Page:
Perfect for all those parents looking for just the right gift for their fujoshi daughters.

Boys’ love, the genre of manga/anime where beautiful boys… well… love each other, has only been growing in popularity, and one place is the center for it all: Ikebukuro in Tokyo. It’s long been a gathering spot for fujoshi, female fans of the genre, and even has a boys’ love cafe where young men serve up drinks and love confessions to each other while dressed as high school students.

So it then comes as no surprise that even mainstream Japanese book retailer TSUTAYA has a boys’ love section in Ikebukuro. What may come as a surprise, however, is that their section is so large it’s divided into more than 30 sub-genres!

Japanese Twitter user @aria1204 posted a picture of the legendary bookshelves, which quickly blew up online: (click pictures to enlarge)

“Breaking news! Things are heating up at the Ikebukuro
TSUTAYA bookstore where the boys’ love genre is divided up lol.”

Just as a reminder, this is not a boys’ love specialty store! This would be like going into your local Barnes and Noble (or whatever big chain book retailer is nearest you), and not only seeing a significant section of the store dedicated to “vampire romance,” but that section divided into smaller sub-genres like “sparkling,” “aggressive,” “non-blood-sucking,” etc.

Some of the boy’s love sub-genres are hard to make out, but here’s a list of some of the ones we can see, complete with their Japanese and English translations: (uke means “the submissive/bottom one in the relationship” and seme means “the aggressive/top one”)

Photo #1
Yankii uke
= “Yankee” (delinquent) uke
Tsundere uke = “Tsundere” (initially cold but slowly warms up) uke
Megane uke = Glasses uke
Otokomae uke = Handsome uke
Sasoiosoi uke = Aggressive/attacking uke
Inran uke = Lewd uke
Shicchaku seme = Clingy seme
Oresama seme = Conceited seme
Kichiku seme = Brutal/savage seme
Gōman seme = Haughty seme
Haraguroi seme = Malicious seme
Zetsurin seme = Peerless/perfect seme
Yandere seme = “Yandere” (psychotically obsessive) seme

Photo #2
= Classmates
Riiman = Salaryman
Fantajii = Fantasy
Urasoshiki = Underground organization
Osanajimi = Childhood friends
Sensei seito = Teacher/student
Jōge kankei = Upper/lower-rank
Senpai kohai = Senior/junior
Torauma = Trauma
Fukusuu = Multiple men
Toshi no sa = Age difference
Gachi kyōdai = Real siblings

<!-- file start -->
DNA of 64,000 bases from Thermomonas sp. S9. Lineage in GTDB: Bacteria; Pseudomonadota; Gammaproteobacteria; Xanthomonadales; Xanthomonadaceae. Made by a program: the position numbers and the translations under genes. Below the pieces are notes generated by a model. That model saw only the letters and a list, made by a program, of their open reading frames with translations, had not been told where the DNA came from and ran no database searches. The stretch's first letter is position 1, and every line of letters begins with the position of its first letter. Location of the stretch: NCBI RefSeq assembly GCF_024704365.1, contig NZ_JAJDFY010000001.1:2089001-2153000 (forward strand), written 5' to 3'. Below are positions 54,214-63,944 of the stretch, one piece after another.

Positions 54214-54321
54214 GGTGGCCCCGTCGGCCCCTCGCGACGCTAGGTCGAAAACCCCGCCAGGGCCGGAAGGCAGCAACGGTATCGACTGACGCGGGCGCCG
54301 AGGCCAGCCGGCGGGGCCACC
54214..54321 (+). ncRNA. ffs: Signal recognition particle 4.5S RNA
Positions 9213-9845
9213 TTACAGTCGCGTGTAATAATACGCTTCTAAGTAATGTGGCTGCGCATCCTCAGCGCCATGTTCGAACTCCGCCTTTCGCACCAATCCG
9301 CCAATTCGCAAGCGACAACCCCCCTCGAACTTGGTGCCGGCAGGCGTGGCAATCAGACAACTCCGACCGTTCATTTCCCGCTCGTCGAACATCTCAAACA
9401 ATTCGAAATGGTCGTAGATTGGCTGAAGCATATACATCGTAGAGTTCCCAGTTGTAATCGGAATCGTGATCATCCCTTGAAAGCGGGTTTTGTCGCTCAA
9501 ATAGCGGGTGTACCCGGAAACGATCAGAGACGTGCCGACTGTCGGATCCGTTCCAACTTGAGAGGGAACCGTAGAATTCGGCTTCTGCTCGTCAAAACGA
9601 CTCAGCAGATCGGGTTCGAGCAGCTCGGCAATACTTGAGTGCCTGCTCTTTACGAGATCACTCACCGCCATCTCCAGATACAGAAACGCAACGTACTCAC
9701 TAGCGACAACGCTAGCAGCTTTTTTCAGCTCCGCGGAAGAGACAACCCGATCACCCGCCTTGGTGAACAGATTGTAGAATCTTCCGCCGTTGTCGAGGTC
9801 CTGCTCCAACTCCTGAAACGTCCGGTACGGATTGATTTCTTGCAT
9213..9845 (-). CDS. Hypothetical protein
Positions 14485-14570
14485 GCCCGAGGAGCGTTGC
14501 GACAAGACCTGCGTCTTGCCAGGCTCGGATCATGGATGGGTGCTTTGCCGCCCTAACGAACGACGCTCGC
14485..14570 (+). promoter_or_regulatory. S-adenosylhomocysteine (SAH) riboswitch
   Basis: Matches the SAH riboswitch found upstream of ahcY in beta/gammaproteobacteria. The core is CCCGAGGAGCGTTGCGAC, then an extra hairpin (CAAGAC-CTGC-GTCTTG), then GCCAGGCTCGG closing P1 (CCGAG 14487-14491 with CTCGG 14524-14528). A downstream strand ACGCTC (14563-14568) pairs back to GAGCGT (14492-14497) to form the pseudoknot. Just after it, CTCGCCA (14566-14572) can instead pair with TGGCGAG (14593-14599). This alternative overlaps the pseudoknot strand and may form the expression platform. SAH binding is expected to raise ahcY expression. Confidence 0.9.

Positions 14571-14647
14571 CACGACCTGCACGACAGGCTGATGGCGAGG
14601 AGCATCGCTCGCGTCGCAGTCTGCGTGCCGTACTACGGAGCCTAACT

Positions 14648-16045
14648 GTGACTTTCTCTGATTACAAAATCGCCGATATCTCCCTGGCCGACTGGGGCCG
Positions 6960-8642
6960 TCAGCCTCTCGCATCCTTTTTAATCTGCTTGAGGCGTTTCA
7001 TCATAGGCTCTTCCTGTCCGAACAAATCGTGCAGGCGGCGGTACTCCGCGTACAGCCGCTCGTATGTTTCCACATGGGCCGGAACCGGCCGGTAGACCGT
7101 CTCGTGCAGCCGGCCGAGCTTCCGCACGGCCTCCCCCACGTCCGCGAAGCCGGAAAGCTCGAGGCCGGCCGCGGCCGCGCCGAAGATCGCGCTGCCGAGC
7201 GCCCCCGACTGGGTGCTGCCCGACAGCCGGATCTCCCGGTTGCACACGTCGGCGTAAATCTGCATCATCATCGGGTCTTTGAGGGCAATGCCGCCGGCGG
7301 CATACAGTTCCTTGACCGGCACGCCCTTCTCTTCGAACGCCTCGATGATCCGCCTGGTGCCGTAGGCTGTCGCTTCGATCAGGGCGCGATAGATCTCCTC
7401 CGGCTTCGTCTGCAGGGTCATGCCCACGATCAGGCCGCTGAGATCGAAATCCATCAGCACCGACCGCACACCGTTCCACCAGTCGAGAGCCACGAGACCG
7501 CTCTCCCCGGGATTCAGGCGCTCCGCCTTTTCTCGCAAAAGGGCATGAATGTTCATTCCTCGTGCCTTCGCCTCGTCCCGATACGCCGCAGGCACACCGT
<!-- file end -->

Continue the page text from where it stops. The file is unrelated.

Photo #3
= Painful
Honobono = Heartwarming
Eroero = Erotic
Biginaa muke = For beginners
Diipu = Deep
Muriyari = Coercion
Kyūsho seme = Kick in the balls
Chōkyō = Breaking/training (like an animal)
Omocha = Toys
Tsugi ni kuru BL = Up and coming Boy’s Love

Phew! Did you get all that? I never knew that there was such a beautiful rainbow of boys’ love genres out there.

As far as marketing goes, this is really a genius move by the Ikebukuro TSUTAYA. Not only will fans of the genre appreciate the organization, but just the sheer variety of it all would make even me want to go take a look. I mean, I want to know what that “kick in the balls” genre is all about.

And if you look closely, at the bottom-right of picture #2 you can see English translations of some of the genres. They’re truly catering to as wide an audience as possible, though I can’t imagine why anyone who couldn’t read Japanese would buy them. Just to look at the pictures…? Nah, that couldn’t be it.

Here’s how Japanese netizens responded to this boys’ love book paradise:

“Oh Ikebukuro. I expected as much.”
“That TSUTAYA is amazing. I’m jealous.”
“Oh my god, ‘peerless/perfect seme‘ is my favorite genre! I have to go.”
“Who’s in charge of classifying them? A god-level fujoshi?
“This is the official TSUTAYA IKEBUKURO account. The photos are real. Thanks for coming to our store! We look forward to you coming back!”

If you’re a fan of the boys’ love genre, then this is probably a must-see location on your next trip to Tokyo. And even if you’re not, hey no big deal. You can still use your newfound boys’ love knowledge to see if you can identify the uke and seme in some boy-on-boy relationships.

Source: Twitter/@aria1204 via Hachima Kiko
Featured image: Twitter/@aria1204